All tags Western blot protocols Western blot troubleshooting tips

Western blot troubleshooting tips

Solve your western blot problems with these troubleshooting tips, covering common causes of no signal, high background, multiple bands and more.

You can also access our protocols straight from your phone with the Abcam app, which features protocols, scientific support and a suite of useful tools that are handy for any bench scientist. Learn more.

Print our western blot troubleshooting tips.


No signal

The primary antibody and the secondary antibody are not compatible

Use a secondary antibody that was raised against the species in which the primary was raised (eg if the primary is raised in rabbit, use an anti-rabbit secondary).

Not enough primary or secondary antibody is bound to the protein of interest

Use a higher concentration of antibody or incubate longer (eg overnight) at 4°C.

There is cross-reactivity between the blocking agent and the primary or secondary antibody

Use a mild detergent such as Tween 20 or switch blocking reagent (ie commonly used blocking reagents are milk, BSA, serum or gelatin).

The primary antibody does not recognize the protein in the species being tested

Check the datasheet or perform a BLASTp alignment to see whether your antibody should react with the target protein. Run the recommended positive control.

There is insufficient antigen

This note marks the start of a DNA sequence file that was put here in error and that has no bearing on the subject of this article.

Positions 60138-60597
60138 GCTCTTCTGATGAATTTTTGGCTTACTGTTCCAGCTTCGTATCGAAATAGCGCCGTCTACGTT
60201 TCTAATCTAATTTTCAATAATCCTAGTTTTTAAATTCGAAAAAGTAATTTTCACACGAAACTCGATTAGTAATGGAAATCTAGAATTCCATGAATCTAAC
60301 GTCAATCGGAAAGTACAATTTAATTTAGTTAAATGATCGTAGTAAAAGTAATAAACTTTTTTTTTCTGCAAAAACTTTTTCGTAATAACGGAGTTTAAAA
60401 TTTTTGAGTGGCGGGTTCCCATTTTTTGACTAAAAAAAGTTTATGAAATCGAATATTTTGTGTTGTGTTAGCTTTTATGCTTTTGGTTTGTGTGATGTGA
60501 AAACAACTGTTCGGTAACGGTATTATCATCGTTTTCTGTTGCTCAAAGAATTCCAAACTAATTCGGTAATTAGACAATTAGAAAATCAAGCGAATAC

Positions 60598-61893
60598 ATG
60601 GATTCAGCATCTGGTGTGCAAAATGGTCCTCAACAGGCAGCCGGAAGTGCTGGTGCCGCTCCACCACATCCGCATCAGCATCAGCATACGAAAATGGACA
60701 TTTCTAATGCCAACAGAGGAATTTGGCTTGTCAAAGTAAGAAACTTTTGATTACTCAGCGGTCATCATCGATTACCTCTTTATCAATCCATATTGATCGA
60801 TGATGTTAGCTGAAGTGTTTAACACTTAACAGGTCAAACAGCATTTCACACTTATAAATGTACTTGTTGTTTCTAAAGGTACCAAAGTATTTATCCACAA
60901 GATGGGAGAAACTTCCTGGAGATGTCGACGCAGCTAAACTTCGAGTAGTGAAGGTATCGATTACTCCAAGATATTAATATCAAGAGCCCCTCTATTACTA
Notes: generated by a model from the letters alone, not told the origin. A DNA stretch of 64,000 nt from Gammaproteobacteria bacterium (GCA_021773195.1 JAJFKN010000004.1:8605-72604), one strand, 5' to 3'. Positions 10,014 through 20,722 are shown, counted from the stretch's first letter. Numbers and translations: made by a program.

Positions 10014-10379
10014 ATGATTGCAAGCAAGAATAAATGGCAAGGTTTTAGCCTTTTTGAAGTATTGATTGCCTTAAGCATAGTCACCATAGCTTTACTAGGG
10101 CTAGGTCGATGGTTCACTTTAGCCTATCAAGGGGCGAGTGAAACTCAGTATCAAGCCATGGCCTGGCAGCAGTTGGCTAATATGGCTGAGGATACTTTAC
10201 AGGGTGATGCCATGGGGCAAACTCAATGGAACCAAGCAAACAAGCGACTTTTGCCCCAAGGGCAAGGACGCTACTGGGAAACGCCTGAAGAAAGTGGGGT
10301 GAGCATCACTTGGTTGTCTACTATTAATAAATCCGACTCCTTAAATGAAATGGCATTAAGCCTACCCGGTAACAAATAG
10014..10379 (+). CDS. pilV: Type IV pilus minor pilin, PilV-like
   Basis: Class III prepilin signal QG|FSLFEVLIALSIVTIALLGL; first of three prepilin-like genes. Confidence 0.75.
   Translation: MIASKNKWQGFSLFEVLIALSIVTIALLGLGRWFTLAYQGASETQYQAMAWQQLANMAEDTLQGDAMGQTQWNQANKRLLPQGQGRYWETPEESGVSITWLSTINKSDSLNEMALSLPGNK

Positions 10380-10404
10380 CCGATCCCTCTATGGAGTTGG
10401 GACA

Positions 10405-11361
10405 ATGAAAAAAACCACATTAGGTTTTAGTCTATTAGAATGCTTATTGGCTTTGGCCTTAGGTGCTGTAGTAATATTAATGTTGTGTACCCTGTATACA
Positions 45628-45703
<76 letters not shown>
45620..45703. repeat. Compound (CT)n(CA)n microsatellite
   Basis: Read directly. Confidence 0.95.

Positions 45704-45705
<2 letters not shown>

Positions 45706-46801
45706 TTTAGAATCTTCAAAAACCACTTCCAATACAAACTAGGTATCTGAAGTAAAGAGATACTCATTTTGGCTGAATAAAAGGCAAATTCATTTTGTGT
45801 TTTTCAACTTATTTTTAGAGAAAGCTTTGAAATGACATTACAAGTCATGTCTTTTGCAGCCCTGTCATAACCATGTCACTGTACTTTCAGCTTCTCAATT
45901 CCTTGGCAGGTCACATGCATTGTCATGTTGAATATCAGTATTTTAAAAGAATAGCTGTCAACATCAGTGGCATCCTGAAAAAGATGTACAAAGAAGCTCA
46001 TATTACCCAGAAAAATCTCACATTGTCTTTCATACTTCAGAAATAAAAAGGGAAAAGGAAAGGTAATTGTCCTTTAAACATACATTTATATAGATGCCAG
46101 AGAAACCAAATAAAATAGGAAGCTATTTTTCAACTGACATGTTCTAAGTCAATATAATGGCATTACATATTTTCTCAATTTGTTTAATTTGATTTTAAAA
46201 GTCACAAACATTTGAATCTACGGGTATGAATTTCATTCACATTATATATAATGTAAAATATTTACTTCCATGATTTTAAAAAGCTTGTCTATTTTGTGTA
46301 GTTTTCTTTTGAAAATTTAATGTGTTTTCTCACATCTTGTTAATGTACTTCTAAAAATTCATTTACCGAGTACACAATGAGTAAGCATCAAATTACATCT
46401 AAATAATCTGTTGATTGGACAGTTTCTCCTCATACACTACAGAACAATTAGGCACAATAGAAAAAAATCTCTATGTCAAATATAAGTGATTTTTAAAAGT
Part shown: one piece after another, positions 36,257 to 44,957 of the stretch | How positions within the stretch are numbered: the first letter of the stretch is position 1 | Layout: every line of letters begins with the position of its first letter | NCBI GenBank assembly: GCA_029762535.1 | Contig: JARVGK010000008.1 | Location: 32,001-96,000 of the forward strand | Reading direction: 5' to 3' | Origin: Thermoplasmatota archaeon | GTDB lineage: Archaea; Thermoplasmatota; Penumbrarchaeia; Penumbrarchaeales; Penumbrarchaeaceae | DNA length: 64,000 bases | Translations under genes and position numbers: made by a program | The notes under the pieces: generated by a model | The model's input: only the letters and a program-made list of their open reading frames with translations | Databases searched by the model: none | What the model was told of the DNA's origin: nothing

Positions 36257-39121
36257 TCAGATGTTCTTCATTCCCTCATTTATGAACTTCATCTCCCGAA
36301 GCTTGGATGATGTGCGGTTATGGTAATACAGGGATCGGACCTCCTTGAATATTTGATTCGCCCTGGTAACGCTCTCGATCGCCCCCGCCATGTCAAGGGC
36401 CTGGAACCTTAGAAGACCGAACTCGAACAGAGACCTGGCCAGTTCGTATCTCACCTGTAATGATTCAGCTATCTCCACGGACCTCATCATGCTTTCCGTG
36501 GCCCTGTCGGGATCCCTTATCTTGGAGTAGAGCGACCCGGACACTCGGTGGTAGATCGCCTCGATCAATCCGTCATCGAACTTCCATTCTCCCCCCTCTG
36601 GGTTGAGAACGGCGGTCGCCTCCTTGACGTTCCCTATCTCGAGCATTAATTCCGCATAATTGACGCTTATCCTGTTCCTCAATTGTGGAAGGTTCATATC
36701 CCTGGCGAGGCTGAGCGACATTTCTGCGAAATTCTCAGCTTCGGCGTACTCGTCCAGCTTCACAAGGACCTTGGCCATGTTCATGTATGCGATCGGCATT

Load at least 20–30 μg protein per lane, use protease inhibitors and run the recommended positive control.

The protein of interest is not abundantly present in the tissue

Use an enrichment step to maximize the signal (eg prepare nuclear lysates for a nuclear protein).

There is a poor transfer of protein to membrane

Check the transfer with a reversible stain such as Ponceau S. If proteins have not transferred effectively, check the transfer was not performed in the wrong direction. If using PVDF membrane, make sure that you pre-soak the membrane in methanol and then in transfer buffer.

Excessive washing of the membrane

Reduce the number or duration of washing steps.

Overuse of the primary antibody

Use fresh antibody as the effective concentration is lowered upon each use.

The secondary antibody is inhibited by sodium azide

Do not use sodium azide together with HRP-conjugated antibodies.

The detection kit is old and the substrate is inactive

Use fresh substrate.



High background

Blocking of non-specific binding might be absent or insufficient

Increase the blocking incubation period and consider changing the blocking agent, we recommend 3–5% non-fat dry milk, BSA, or normal serum for 1 h at room temperature. These can be included in the antibody buffers as well.

The primary antibody concentration may be too high

Titrate the antibody to the optimal concentration. Incubate for longer but in more dilute antibody (a slow but targeted binding is best).

The incubation temperature may be too high

Incubate membrane at 4°C.

The secondary antibody may be binding non-specifically or reacting with the blocking reagent

Run a secondary control without the primary antibody.

Cross-reactivity between the blocking agent and primary or secondary antibody

Add a mild detergent such as Tween 20 to the incubation and washing buffer.

For phospho-specific antibodies: milk contains casein which is a phosphor-protein; the phospho-specific antibody will detect casein present in the milk causing high background. Use BSA as a blocking reagent instead of milk.